Skip to main content

Digitizing the Constitution with Julie Silverbrook

The word “impeachment” is in the air these days. Wouldn’t it be nice if we had a website to find information about what the Constitution’s framers thought about impeachment or any other Constitutional issue.

Well, The Constitutional Sources Project is the place for you.

The project, called Consource for short, is a Washington, D.C.-based initiative to digitize and transcribe the documents that shaped the Federal Constitution, and increase our historical literacy.

On today’s episode, you’ll hear from Julie Silverbrook, ConSource’s executive director. Julie is an attorney and she is leading the charge to help us all better understand our constitutional past.

If you'd like to support this podcast as well as new research into George Washington and his world, please consider becoming a Mount Vernon Member

About Our Guest:

Julie Silverbrook is Executive Director of The Constitutional Sources Project, a non-partisan, not-for-profit organization devoted to increasing understanding, facilitating research, and encouraging discussion of the US Constitution by connecting individuals with the documentary history of its creation, ratification, and amendment. Silverbrook holds a J.D. from the William & Mary Law School, where she received the National Association of Women Lawyers Award and the Thurgood Marshall Award and served as a Senior Articles Editor on the William & Mary Bill of Rights Journal.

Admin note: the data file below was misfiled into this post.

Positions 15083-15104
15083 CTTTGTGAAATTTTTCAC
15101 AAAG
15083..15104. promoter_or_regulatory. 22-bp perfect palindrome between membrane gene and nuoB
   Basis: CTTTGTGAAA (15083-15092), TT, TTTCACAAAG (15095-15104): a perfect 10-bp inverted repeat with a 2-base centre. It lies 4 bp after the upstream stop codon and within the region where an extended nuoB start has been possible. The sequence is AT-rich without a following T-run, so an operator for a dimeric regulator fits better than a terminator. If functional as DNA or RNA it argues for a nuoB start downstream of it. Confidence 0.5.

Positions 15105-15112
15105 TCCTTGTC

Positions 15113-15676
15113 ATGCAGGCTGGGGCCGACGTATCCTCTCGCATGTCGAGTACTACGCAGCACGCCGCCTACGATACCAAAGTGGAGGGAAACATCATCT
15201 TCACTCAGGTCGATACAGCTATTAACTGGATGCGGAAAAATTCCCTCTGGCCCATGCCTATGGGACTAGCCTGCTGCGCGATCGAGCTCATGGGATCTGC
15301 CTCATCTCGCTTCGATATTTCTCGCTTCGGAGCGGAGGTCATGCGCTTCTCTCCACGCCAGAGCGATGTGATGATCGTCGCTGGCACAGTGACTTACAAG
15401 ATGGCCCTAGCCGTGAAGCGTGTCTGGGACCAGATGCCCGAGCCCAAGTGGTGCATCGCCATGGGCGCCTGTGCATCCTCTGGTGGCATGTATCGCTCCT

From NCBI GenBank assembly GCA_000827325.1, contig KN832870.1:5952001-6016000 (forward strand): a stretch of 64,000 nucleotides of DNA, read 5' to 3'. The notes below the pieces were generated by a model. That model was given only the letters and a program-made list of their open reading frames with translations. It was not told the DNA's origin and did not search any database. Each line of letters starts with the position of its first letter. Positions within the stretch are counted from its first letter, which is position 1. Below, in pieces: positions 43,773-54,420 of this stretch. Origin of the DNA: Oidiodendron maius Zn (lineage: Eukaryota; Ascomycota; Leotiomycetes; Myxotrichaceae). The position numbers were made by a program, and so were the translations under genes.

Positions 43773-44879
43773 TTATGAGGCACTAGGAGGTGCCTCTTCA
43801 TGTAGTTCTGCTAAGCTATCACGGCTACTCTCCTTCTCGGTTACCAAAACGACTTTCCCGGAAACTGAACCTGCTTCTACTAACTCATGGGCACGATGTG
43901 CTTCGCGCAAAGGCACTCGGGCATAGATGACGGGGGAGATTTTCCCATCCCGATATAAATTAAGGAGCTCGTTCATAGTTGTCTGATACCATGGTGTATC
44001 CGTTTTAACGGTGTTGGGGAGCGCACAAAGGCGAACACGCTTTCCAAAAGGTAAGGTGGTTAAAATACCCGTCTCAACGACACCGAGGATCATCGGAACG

About Our Host:

Jim Ambuske leads the Center for Digital History at the Washington Library. He received his Ph.D. in history from the University of Virginia in 2016 with a focus on Scotland and America in an Age of War and Revolution. He is a former Farmer Postdoctoral Fellow in Digital Humanities at the University of Virginia Law Library. At UVA, Ambuske co-directed the 1828 Catalogue Project and the Scottish Court of Session Project.  Ambuske is currently at work on a book entitled Emigration and Empire: America and Scotland in the Revolutionary Era, as well as a chapter on Scottish loyalism during the American Revolution for a volume to be published by the University of Edinburgh Press.